“To those people who voted Labor and Greens, I hope you truly realise what damage you have done to these small communities and the businesses that have put food on the table for so many.”
These words from Walkers Sawmill owner Graham Walker in a letter to the local paper the Corryong Courier, should be written large across cities around the country.
The mill, in Corryong north east of Melbourne, will close after 87 years of operation under three generations of the family.
The mill employs 21 people in a town of around 1200 people.
Mr Walker’s bluntness continued
“The decision to end native forest logging is ripping small communities like Corryong apart and our business has been supporting wages since 1965. The flow-on affect to all our suppliers will be felt heavily as over $4.5-5m per year was going into the economy and supporting other businesses,” he wrote.
And he directly blames what he describes as a “weak and uninformed government”.
Sadly, it’s a similar and familiar story in Western Australia where the owner of the Redmond Sawmill in Albany announced the closure of the mill.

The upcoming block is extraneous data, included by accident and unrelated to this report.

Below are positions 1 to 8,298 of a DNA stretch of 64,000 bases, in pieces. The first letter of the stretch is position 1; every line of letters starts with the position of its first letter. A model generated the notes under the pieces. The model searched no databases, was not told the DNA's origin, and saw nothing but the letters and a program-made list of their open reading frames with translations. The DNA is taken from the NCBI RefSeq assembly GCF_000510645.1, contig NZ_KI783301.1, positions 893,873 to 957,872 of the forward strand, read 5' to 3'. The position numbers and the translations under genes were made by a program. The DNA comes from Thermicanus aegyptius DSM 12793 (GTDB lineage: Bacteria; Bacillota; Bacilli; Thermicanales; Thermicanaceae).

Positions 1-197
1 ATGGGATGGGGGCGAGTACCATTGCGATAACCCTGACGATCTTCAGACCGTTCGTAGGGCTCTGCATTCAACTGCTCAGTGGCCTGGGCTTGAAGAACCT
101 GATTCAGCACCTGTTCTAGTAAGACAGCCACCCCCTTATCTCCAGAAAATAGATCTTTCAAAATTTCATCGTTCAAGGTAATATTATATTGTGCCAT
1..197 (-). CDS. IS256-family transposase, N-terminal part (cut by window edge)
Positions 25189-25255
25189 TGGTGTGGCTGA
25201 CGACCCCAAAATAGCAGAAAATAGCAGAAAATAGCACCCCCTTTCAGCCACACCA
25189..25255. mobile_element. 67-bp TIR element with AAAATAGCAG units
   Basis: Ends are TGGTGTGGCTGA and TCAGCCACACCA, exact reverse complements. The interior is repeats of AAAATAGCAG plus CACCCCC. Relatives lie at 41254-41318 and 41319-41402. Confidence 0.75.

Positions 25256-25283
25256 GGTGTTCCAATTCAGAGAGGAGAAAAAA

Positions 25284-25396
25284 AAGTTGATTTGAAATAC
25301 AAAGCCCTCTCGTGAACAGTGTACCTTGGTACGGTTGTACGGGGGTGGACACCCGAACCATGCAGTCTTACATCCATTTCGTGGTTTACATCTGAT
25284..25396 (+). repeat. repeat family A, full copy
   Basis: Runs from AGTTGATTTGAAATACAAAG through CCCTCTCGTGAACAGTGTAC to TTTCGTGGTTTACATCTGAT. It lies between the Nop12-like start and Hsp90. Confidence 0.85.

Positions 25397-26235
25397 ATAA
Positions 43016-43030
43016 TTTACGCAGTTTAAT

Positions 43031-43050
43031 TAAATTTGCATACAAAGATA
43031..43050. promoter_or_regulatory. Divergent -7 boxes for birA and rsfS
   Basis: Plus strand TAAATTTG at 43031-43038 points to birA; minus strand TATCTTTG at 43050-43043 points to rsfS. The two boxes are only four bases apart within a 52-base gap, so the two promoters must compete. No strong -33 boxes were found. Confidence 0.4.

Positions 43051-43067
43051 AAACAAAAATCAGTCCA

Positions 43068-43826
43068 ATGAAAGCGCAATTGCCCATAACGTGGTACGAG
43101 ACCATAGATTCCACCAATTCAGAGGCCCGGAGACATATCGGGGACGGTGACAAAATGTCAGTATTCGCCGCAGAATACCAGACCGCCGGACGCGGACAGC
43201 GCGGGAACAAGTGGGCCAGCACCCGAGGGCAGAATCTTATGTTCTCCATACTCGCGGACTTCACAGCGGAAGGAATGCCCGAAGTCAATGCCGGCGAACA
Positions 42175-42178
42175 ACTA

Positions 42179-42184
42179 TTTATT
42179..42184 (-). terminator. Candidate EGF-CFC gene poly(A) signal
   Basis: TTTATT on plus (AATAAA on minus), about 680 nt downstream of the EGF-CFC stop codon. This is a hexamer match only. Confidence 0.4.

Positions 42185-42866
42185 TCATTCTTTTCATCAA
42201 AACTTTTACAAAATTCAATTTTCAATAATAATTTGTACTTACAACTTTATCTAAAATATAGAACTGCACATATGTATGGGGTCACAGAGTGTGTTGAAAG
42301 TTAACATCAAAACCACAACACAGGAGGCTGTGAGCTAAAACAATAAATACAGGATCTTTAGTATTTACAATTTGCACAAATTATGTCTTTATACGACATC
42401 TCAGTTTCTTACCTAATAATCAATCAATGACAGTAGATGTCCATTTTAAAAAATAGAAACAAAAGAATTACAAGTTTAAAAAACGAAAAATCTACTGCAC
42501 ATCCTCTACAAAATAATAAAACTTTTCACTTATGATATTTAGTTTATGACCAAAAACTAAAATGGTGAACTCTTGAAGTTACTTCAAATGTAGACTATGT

The company processes logs for a range of timber products including floorboards.
It will be the fifth mill to close in WA since the ban on native logging was introduced
Redmond mill managing director Corey Matters told the ABC the company had not been supplied enough logs to stay afloat through the winter.
About 20 workers will be made redundant due to the closure.
The consequences of the Victorian and Western Australian governments’ decision to close down native timber industries in their States are getting out of hand.
These closures quite simply are the tip of the iceberg.
Graham Walker in his letter said that more education is needed in schools starting from kindergarten, teaching kids that native forestry is sustainable and that cutting down trees is the right way to manage forests.
Easier said than done unfortunately.